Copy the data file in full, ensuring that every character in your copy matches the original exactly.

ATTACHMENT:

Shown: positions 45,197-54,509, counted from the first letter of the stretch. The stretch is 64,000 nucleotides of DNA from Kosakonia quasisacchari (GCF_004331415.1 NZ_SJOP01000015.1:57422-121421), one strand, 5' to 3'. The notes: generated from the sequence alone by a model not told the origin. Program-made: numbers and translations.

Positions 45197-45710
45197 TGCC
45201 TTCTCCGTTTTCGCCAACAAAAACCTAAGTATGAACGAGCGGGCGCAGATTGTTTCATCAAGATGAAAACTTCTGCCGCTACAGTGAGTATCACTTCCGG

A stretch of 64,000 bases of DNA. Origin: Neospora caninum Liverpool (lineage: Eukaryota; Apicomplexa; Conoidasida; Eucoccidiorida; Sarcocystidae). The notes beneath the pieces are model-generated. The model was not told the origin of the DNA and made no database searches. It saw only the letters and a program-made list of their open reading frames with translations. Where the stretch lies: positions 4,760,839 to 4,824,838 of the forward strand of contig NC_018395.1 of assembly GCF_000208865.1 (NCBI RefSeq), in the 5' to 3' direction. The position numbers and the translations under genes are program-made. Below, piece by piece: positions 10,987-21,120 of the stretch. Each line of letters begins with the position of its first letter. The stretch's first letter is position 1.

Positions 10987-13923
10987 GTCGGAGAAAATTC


Shown: positions 45,197-54,509, counted from the first letter of the stretch. The stretch is 64,000 nucleotides of DNA from Kosakonia quasisacchari (GCF_004331415.1 NZ_SJOP01000015.1:57422-121421), one strand, 5' to 3'. The notes: generated from the sequence alone by a model not told the origin. Program-made: numbers and translations.

Positions 45197-45710
45197 TGCC
45201 TTCTCCGTTTTCGCCAACAAAAACCTAAGTATGAACGAGCGGGCGCAGATTGTTTCATCAAGATGAAAACTTCTGCCGCTACAGTGAGTATCACTTCCGG

A stretch of 64,000 bases of DNA. Origin: Neospora caninum Liverpool (lineage: Eukaryota; Apicomplexa; Conoidasida; Eucoccidiorida; Sarcocystidae). The notes beneath the pieces are model-generated. The model was not told the origin of the DNA and made no database searches. It saw only the letters and a program-made list of their open reading frames with translations. Where the stretch lies: positions 4,760,839 to 4,824,838 of the forward strand of contig NC_018395.1 of assembly GCF_000208865.1 (NCBI RefSeq), in the 5' to 3' direction. The position numbers and the translations under genes are program-made. Below, piece by piece: positions 10,987-21,120 of the stretch. Each line of letters begins with the position of its first letter. The stretch's first letter is position 1.

Positions 10987-13923
10987 GTCGGAGAAAATTC